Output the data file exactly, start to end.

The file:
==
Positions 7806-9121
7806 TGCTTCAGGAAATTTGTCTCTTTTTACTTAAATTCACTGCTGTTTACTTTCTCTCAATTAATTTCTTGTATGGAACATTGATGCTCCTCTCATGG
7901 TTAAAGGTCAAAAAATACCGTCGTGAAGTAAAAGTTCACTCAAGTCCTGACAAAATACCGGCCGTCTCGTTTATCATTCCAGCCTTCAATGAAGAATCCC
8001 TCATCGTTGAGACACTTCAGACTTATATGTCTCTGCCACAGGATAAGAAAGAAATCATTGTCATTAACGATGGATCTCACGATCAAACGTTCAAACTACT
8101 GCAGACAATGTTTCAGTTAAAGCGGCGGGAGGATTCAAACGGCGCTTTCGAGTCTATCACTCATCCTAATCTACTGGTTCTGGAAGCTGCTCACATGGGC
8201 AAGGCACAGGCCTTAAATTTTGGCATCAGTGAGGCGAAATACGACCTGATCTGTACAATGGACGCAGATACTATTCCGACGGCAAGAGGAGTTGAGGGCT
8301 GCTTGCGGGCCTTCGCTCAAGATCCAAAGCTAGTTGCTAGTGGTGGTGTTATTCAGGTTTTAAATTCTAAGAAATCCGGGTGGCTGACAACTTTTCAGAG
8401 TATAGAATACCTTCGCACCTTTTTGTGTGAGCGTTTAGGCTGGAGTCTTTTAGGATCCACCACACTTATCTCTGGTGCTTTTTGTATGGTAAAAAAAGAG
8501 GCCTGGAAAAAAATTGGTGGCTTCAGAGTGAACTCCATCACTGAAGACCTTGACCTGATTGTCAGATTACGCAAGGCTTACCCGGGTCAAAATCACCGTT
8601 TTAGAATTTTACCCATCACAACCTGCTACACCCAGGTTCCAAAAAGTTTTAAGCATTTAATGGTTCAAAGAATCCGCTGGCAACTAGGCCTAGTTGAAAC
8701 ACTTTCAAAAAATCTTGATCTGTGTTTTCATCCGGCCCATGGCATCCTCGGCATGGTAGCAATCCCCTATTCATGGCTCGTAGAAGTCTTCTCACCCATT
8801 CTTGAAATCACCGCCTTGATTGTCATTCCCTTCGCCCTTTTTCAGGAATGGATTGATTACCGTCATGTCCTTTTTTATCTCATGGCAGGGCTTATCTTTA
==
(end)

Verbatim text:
Positions 7806-9121
7806 TGCTTCAGGAAATTTGTCTCTTTTTACTTAAATTCACTGCTGTTTACTTTCTCTCAATTAATTTCTTGTATGGAACATTGATGCTCCTCTCATGG
7901 TTAAAGGTCAAAAAATACCGTCGTGAAGTAAAAGTTCACTCAAGTCCTGACAAAATACCGGCCGTCTCGTTTATCATTCCAGCCTTCAATGAAGAATCCC
8001 TCATCGTTGAGACACTTCAGACTTATATGTCTCTGCCACAGGATAAGAAAGAAATCATTGTCATTAACGATGGATCTCACGATCAAACGTTCAAACTACT
8101 GCAGACAATGTTTCAGTTAAAGCGGCGGGAGGATTCAAACGGCGCTTTCGAGTCTATCACTCATCCTAATCTACTGGTTCTGGAAGCTGCTCACATGGGC
8201 AAGGCACAGGCCTTAAATTTTGGCATCAGTGAGGCGAAATACGACCTGATCTGTACAATGGACGCAGATACTATTCCGACGGCAAGAGGAGTTGAGGGCT
8301 GCTTGCGGGCCTTCGCTCAAGATCCAAAGCTAGTTGCTAGTGGTGGTGTTATTCAGGTTTTAAATTCTAAGAAATCCGGGTGGCTGACAACTTTTCAGAG
8401 TATAGAATACCTTCGCACCTTTTTGTGTGAGCGTTTAGGCTGGAGTCTTTTAGGATCCACCACACTTATCTCTGGTGCTTTTTGTATGGTAAAAAAAGAG
8501 GCCTGGAAAAAAATTGGTGGCTTCAGAGTGAACTCCATCACTGAAGACCTTGACCTGATTGTCAGATTACGCAAGGCTTACCCGGGTCAAAATCACCGTT
8601 TTAGAATTTTACCCATCACAACCTGCTACACCCAGGTTCCAAAAAGTTTTAAGCATTTAATGGTTCAAAGAATCCGCTGGCAACTAGGCCTAGTTGAAAC
8701 ACTTTCAAAAAATCTTGATCTGTGTTTTCATCCGGCCCATGGCATCCTCGGCATGGTAGCAATCCCCTATTCATGGCTCGTAGAAGTCTTCTCACCCATT
8801 CTTGAAATCACCGCCTTGATTGTCATTCCCTTCGCCCTTTTTCAGGAATGGATTGATTACCGTCATGTCCTTTTTTATCTCATGGCAGGGCTTATCTTTA